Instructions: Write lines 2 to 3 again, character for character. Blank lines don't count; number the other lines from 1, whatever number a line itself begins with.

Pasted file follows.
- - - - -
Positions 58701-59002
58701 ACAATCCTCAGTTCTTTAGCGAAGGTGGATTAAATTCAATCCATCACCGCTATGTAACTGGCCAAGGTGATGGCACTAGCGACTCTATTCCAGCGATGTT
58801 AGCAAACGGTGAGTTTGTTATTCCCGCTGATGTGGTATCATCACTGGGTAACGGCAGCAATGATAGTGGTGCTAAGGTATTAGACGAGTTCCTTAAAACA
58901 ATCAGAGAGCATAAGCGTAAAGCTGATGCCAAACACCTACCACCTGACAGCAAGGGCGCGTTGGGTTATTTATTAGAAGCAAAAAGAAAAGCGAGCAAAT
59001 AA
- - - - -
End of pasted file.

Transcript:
58701 ACAATCCTCAGTTCTTTAGCGAAGGTGGATTAAATTCAATCCATCACCGCTATGTAACTGGCCAAGGTGATGGCACTAGCGACTCTATTCCAGCGATGTT
58801 AGCAAACGGTGAGTTTGTTATTCCCGCTGATGTGGTATCATCACTGGGTAACGGCAGCAATGATAGTGGTGCTAAGGTATTAGACGAGTTCCTTAAAACA